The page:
• Every second $3,075.64 is being spent on pornography. Every second 28,258 internet users are viewing pornography. In that same second 372 internet users are typing adult search terms into search engines. Every 39 minutes a new pornographic video is being created in the U.S.
  • It’s big business. The pornography industry has larger revenues than Microsoft, Google, Amazon, eBay, Yahoo, Apple and Netflix combined. 2006 Worldwide Pornography Revenues ballooned to $97.06 billion. 2006 & 2005 U.S. Pornography Industry Revenue Statistics, 2006 Top Adult Search Requests, 2006 Search Engine Request Trends are some of the other statistics revealed here.

206 Worldwide Porn Revenues

  • The amount of pornography on the internet can be difficult to fathom. A total of 4.2 million websites contain pornography. That is 12 percent of the total number of websites. There are 100,000 websites that offer pornography and 1 in 7 youths report being solicited for sex on the internet.
  • The average age of a child’s first exposure to pornography is 11. A total of 90 percent of children ages 8-16 have viewed pornography online. Pornographers use many character names that appeal to children such as “Pokemon.”
 October 20, 2010  Posted by on October 20, 2010 Comments Off on Pornography–The Obscene Statistics
Oct 192010

It has undoubtedly escaped no one’s attention that this year’s U.S. election cycle has achieved new levels of bizarre and dangerous rhetoric, even by American standards.  It has also unleashed some particularly vile and disturbing misogynist spew, to the point where feminist activists have created websites such as Name It Change It, which is tracking political misogyny such as, “Puerto Rican Legislator Caught Groping ABC Student Journalist”, and  the grossly sexist media coverage such as the Seattle Weekly’s revolting portrayal of Senator Patty Murray on their cover.

Robin Marty reports on RH Reality Check about Dan “Doc” Severson, the Republican Minnesota Secretary of State candidate who wants to change the Minnesota law pertaining to rape kits to stick rape victims with the costs of the examination and kit if they decide not to report the  crime,

“If the victim refuses to substantiate the assault and file a report with a law enforcement agency, the counties are liable for only 50 percent of the total costs of the examination…”  In other words, should a victim of rape or sexual assault go to a hospital and have an examination done and rape kit created, if she then decides not to report the crime she will then need to pay for half of the costs associated with the collection and processing.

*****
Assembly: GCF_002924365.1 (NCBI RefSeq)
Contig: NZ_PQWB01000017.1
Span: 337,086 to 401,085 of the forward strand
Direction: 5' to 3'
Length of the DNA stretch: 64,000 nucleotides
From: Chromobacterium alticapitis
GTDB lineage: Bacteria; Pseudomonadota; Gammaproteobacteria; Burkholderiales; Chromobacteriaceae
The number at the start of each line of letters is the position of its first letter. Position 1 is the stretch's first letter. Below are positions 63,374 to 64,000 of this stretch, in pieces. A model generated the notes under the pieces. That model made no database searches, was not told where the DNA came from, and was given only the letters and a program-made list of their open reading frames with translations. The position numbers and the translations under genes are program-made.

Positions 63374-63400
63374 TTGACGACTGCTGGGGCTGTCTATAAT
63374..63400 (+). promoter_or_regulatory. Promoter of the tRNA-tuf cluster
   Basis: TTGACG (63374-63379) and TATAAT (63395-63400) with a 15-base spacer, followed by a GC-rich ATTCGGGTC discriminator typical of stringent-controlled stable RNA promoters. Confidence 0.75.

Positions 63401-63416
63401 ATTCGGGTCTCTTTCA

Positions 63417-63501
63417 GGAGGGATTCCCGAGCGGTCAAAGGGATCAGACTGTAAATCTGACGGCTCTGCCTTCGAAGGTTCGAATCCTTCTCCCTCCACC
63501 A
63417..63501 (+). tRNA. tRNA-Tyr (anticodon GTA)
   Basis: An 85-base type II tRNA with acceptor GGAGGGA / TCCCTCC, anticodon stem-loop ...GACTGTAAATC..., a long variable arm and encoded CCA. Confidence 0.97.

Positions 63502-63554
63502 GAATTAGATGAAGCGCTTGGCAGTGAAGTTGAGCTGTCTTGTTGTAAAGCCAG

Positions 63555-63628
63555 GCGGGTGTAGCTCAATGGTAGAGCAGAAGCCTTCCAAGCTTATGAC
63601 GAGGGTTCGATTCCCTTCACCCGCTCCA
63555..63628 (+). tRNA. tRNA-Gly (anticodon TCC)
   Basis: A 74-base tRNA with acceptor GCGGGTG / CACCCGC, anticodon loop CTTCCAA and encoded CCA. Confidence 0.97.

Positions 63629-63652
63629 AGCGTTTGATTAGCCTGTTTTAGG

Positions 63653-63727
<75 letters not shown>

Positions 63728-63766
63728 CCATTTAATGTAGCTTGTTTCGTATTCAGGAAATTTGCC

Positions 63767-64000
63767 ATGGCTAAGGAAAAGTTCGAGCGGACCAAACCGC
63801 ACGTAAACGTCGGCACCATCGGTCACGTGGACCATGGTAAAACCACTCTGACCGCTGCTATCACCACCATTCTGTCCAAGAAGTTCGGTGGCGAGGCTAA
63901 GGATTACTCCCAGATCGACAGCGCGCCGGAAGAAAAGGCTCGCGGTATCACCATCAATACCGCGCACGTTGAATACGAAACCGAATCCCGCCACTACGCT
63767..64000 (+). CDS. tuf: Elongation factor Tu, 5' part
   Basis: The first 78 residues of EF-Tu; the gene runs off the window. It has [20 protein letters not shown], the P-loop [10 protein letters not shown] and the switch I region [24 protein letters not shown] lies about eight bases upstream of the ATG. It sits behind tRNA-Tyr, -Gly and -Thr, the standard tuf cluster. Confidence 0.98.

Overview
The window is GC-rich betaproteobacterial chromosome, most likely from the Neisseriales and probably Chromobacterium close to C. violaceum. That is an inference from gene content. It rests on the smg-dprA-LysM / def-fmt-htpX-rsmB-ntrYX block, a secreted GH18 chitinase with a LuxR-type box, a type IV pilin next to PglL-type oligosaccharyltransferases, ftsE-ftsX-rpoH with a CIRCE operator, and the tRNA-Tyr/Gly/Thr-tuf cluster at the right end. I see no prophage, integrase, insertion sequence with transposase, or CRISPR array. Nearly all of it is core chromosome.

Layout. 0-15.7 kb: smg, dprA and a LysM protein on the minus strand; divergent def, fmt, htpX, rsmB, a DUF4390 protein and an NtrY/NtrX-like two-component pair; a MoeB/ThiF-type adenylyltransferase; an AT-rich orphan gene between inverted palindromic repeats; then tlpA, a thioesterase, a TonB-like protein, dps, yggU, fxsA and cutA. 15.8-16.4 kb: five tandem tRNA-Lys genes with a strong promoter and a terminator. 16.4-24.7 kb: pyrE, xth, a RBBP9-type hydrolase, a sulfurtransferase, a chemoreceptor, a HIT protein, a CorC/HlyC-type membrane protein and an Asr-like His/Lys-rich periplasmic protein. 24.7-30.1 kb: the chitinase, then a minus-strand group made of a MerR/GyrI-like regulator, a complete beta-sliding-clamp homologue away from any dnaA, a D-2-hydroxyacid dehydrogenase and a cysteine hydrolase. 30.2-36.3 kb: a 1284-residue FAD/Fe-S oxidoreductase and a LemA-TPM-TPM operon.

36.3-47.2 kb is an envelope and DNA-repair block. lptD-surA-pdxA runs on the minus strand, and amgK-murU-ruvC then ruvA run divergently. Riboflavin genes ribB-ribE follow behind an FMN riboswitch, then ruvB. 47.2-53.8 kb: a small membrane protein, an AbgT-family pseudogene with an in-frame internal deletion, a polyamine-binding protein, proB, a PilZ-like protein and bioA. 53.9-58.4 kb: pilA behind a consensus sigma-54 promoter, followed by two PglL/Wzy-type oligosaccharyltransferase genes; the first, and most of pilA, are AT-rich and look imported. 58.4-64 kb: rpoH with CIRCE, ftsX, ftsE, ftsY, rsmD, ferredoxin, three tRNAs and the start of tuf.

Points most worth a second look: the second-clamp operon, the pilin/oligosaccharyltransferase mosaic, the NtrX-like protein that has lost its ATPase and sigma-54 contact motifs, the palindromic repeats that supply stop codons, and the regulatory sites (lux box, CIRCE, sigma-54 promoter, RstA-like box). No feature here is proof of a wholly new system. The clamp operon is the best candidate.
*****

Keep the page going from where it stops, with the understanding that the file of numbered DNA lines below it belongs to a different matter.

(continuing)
And according to Todd Lally who is running against Rep. John Yarmuth in Kentucky, women’s equal rights are up to women and he doesn’t see any inequalities.

Also in Kentucky where Rand Paul is all in a huff that his opponent Jack Conway is disrespecting his religion, Conway recently made the far more relevant point of wondering, “when is it ever a good idea to tie up a woman and ask her to kneel before a false idol, your god, which you call Aqua Buddha?”

In the good news department, The Women’s Campaign Forum is doing some excellent blogging about sexism and women running for office, including Jodi Jacobson’s “Sexism Knows No Party Affiliation,” which takes a necessary look at sexism in both parties.

With 2 weeks to go until the election, it is a fair bet that some of the nastiest mud has yet to be slung, so unplug your television, do not answer those toll-free campaign calls and no excuses, and be sure and vote.

 October 19, 2010  Posted by on October 19, 2010 Comments Off on Along the Sexist Campaign Trail
Oct 132010

It would be easy to pass  off this video from the New York Times as a human interest story, meant to give us a feel for what women in the military are doing in Afghanistan.  The caption that runs with the video reads,

Full-time “female engagement teams'” deploy alongside all-male infantry patrols in Helmand Province to try to win over rural Afghan women, who are culturally off-limits to outside men.

“Female engagement teams”? Guess we didn’t win too many hearts and minds killing innocent civilians, let’s try girl-talk instead?

And given that we know that the CIA has a specific policy of using sympathy for Afghan women as a way to drum up support for the war, one has to wonder if perhaps pride in the work being done by female soldiers  is also being used to promote our continued presence in Afghanistan with the mainstream media once again being used as willing mouthpieces for Pentagon talking points.  For more on this issue, click here.


Many thanks to my son Josh for bringing this video to my attention.

 October 13, 2010  Posted by on October 13, 2010 Comments Off on “Female Engagement Teams”–The Callous Use Of Women’s Lives To Sell The War In Afghanistan